Nepal king to miss Kumari blessing

Officials say monarch is likely to break with tradition and not attend festival.

    Nepal's Kumaris are worshipped as the living incarnation of a Hindu goddess [EPA]

    Sarbendra Khanal, the Kathmandu police chief, confirmed that security preparations had been made only for the prime minister.
     
    "The arrangements made are for a visit by the prime minister. We have not heard any word from the king," Khanal said.
     
    Girija Prasad Koirala, the Nepali prime minister, who co-ordinated a peace deal with Maoist fighters that has put the country on the road to becoming a republic, was set to attend the ceremony in place of the king.
     
    Koirala wants the king to abdicate and has already taken his place at three important religious festivals this year.
     
    Living goddess
     
    The Kumari is a pre-pubescent girl selected from a Buddhist community in Kathmandu valley and taken from her family to live in a palace in the centre of the capital's ancient quarter.
     

    "The person who has the power is the one who receives the Royal Kumari's blessings. At the moment all the power belongs to the prime minister."

    Chunda Bajracharya,
    professor at Tribhuvan University

    She is worshipped as the living incarnation of a Hindu goddess, and her annual blessing is considered a spiritual seal of approval for the palace in the conservative Hindu-majority nation.
     
    Chunda Bajracharya, a professor of cultural studies at Kathmandu's Tribhuvan University, said: "The person who has the power [in Nepal] is the one who receives the Royal Kumari's blessings. At the moment all the power belongs to the prime minister."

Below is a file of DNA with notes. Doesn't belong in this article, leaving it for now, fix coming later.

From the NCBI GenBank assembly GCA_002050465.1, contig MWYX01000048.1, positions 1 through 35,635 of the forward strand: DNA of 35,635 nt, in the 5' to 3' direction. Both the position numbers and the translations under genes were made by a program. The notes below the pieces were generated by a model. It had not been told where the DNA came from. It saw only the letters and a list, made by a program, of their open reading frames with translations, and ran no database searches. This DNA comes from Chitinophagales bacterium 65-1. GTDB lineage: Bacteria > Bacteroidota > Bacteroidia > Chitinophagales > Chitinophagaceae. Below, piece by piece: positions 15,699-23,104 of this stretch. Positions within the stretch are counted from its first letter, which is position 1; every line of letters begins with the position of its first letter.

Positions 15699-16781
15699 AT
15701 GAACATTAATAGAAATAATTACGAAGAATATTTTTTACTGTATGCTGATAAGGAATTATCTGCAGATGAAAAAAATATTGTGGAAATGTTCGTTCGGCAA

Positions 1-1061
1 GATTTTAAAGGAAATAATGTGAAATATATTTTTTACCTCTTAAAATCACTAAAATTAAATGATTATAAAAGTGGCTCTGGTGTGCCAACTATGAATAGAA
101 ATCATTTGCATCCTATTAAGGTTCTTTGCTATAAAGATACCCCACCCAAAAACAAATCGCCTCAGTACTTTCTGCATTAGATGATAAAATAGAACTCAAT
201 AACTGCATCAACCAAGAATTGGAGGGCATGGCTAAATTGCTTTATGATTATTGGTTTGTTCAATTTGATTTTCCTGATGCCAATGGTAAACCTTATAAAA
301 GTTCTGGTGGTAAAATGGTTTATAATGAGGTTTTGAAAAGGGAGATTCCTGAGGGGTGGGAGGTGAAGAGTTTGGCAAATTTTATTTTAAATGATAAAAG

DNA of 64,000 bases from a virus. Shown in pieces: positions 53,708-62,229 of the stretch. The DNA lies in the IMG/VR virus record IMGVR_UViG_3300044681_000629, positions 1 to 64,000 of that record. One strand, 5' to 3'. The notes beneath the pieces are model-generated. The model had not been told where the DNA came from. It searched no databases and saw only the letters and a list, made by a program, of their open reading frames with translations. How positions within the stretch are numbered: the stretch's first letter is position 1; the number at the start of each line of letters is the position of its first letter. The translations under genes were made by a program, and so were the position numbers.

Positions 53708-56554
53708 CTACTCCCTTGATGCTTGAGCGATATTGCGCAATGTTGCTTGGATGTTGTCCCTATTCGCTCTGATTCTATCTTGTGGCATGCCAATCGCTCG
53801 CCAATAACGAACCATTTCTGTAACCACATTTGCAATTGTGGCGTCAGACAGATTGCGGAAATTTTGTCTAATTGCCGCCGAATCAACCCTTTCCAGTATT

A no-show at what is one of the country's biggest festivals would be yet another blow to Nepal's monarchy, which has been sidelined by the Maoists and mainstream parties after last November's peace accord.
     
    The king's image been removed from new banknotes and coins, he has been ordered to pay tax and has had several of his palaces seized by the state.
     
    The final status of the monarchy is to be decided after November elections to choose a body that will rewrite Nepal's constitution.
     
    The Maoists, however, quit the government last week and are pushing for the immediate abolition of what they term a "feudal" and "regressive" institution.
     
    Gyanendra was crowned in 2001 after Birendra, the former king, and most of his family were massacred, according to the official version, by a drunken and drugged Dipendra, then crown prince, who in turn shot himself.

    SOURCE: Agencies


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